Post by Anthony Matthews,
NHS campaigner based in Penzance
After much fierce controversy the Health and Social Care Act was passed by the coalition government in 2013 and implemented on 1 April 2013. The government’s cause for such a radical change rested on the premise that the NHS was no longer affordable, and that it needed to be ‘modernised.’
Although for many the Health and Social Care Act remained largely impenetrable, the main thrust was that primary care trusts and strategic health authorities were to be disbanded and in their place clinical commissioning groups – also known as GP consortia – were to take control of about £60bn of the NHS budget and commission local services. Commissioning was to be based on a competitive tendering model which meant that NHS contracts were to be opened up to the private and voluntary sectors – with the government maintaining that involvement of private providers would improve the NHS through competition and price.
Within the new system GPs were to be central to the running of a radically reformed NHS – although what this meant in reality was that health corporates were already gearing up to take on the complex business of commissioning.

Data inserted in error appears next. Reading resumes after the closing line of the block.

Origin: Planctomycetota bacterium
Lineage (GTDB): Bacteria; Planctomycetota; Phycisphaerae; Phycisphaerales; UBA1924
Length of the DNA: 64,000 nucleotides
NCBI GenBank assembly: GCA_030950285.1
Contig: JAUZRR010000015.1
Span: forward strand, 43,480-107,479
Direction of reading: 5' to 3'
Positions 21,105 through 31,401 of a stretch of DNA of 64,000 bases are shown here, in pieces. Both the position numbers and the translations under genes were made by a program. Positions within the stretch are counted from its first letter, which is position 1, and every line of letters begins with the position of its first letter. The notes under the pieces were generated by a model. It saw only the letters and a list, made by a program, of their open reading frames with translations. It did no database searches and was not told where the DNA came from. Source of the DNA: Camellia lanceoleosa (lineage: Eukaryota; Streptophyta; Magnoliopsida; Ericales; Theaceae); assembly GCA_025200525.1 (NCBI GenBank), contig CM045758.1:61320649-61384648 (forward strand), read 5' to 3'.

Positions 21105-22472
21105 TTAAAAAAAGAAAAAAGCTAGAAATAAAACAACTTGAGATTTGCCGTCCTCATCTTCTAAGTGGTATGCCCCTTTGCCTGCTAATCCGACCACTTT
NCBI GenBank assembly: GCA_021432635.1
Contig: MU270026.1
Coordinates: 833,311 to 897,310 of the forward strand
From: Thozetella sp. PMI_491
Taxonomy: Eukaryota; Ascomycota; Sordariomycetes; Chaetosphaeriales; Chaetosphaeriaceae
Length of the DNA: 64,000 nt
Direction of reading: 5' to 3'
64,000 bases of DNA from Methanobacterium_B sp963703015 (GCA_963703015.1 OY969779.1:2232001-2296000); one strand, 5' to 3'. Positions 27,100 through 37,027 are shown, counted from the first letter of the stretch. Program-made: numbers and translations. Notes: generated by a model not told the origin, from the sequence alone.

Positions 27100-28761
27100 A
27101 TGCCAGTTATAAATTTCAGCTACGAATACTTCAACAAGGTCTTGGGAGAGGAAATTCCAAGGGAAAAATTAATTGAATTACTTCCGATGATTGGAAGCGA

One result of these changes is that one tenth of GP surgeries are now privately owned. The 150 primary care trusts have transformed into 211 CCGs and much of the CCGs work is outsourced to ‘commissioning support units (CSUs). The people who work within these groups are not considered to be NHS employees and are not subject to the Freedom of Information Act. By 2016 these services will have been put out to competitive contract.
CCGs and CSUs are monitored by NHS England, an organisation that employs 4,000 people and has 27 local area teams that don’t meet publicly or publish papers. Among the other tiers are the health and wellbeing boards, Healthwatch England, local Healthwatch patient groups (which are prohibited from conducting any campaigning deemed to be political), citizens panels, clinical senates etc. The Royal College of GPs has described the resulting level of accountability as resembling ‘spaghetti junction’.
Another result of the reforms is that a GP could be constrained from sending a patient to any part of the NHS anywhere in the country for treatment due to a contract with a provider. Many GPs are now issued with targets to lower referrals to hospital. These referrals may have to be passed through a management centre where one in eight are rejected.
The concept of GP control has been eroded to the point where, rather than being in charge, GPs are effectively reduced to rubber stamping decisions made by NHS England and commissioning support services. Only one third of GPs are actively concerned with the work of CCGs and of those more than a third have links with, or shares in, private medical companies and insurers – leading to the phenomenon of the ‘doctorpreneur’.
An important concern is the consequent collapse in morale, with 6 out of 10 GPs now considering early retirement. In the words of Dr Maureen Baker (chair of the RCGP) general practice is now ‘on the verge of extinction.’